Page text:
When watching any television series, one must note the target demographic of the television series in order to understand the context surrounding such a show, and in Switched At Birth, the existence of its demographic of young women creates a unique context that allows for a simultaneous combination of modern and antiquated depictions of gender.

One of the more bizarre elements includes the depiction of the activities of women (versus men), since by all other accounts, Switched At Birth remains fairly equal in representation, with a roughly 50-50 male-to-female ratio. When examining such depictions, an unusual pattern emerges; generally, females are engaged in more conflicts than males yet also receive more plotline elements. For example, the only notable male-to-male conflicts that arise are between John Kennish (Bay’s father) and Daphne’s father, with every other major event, from Bay and Daphne’s competing love interests, to their indignation at the truth about their father being hidden from them, and to even Kathryn’s memoir, involving at least one (and in many cases, two) female characters.

On the one hand, this change could be viewed as positive, given the fact that unlike previously (during the “peak TV” era), female characters, for once, carried most plotlines. However, this must be tempered with, again, the understanding of the target demographic, which is primarily comprised of younger generations, which would desire greater representation, and females, who would desire greater representation of relatable characters to watch the show. Thus, this could be interpreted as merely pandering to such a fanbase.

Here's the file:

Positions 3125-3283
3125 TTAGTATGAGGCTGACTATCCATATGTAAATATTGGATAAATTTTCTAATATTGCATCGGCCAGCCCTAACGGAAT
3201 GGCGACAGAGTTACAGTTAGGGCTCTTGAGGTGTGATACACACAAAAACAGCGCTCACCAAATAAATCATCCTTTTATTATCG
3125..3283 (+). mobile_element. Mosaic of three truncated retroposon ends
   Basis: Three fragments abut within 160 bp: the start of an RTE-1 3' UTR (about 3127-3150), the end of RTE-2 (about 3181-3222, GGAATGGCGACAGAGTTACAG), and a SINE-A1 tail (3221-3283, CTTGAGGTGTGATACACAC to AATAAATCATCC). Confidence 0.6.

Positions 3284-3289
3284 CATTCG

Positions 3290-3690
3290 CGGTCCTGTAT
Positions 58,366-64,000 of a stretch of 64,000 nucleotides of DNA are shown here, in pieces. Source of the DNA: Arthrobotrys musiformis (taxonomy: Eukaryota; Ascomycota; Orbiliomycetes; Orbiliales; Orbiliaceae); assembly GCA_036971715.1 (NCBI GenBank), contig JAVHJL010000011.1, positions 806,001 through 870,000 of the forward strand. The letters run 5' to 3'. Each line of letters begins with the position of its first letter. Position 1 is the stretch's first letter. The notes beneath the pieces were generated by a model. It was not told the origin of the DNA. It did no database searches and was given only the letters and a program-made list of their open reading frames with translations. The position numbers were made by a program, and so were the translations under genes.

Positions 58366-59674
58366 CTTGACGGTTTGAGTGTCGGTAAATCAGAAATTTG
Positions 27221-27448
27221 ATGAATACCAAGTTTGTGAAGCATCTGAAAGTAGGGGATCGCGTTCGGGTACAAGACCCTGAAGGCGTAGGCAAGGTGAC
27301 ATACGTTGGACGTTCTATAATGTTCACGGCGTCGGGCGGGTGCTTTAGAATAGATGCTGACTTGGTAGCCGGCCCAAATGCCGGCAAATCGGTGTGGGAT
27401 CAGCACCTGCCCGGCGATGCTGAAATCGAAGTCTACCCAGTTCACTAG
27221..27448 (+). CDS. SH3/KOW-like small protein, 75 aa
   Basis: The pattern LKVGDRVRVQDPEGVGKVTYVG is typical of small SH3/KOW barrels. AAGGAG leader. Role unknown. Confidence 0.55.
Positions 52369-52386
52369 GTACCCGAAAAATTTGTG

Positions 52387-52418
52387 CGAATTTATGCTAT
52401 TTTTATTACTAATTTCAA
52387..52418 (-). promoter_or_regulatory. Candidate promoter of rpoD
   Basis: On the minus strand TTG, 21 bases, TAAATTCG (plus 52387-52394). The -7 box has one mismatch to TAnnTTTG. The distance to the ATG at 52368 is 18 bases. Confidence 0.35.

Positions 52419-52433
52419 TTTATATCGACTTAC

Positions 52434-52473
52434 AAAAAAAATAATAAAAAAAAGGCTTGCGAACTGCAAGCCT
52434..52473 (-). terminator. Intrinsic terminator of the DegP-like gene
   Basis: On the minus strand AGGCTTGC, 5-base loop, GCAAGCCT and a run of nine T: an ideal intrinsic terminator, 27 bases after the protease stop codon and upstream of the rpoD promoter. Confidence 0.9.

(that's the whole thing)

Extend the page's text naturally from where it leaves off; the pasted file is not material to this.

On the other hand, however, much can be stated about the actual content of each plotline. For example, most clashes between characters, in fact, occur between two females or two girls, such as, again, Bay and Daphne competing for love interests such as Liam, or Regina hiding the truth from her mother and daughters.

Much time is spent viewing these sorts of confrontations between females.

Based on this interpretation, it can thus be interpreted that although female characters are heavily portrayed, their negative portrayal ultimately results in a net negative. Of course, though, as always, the truth resides within the middle (due to competing interest from both the viewer base and a conservative management wishing to not offend any viewers, including older, less socially accepting viewers).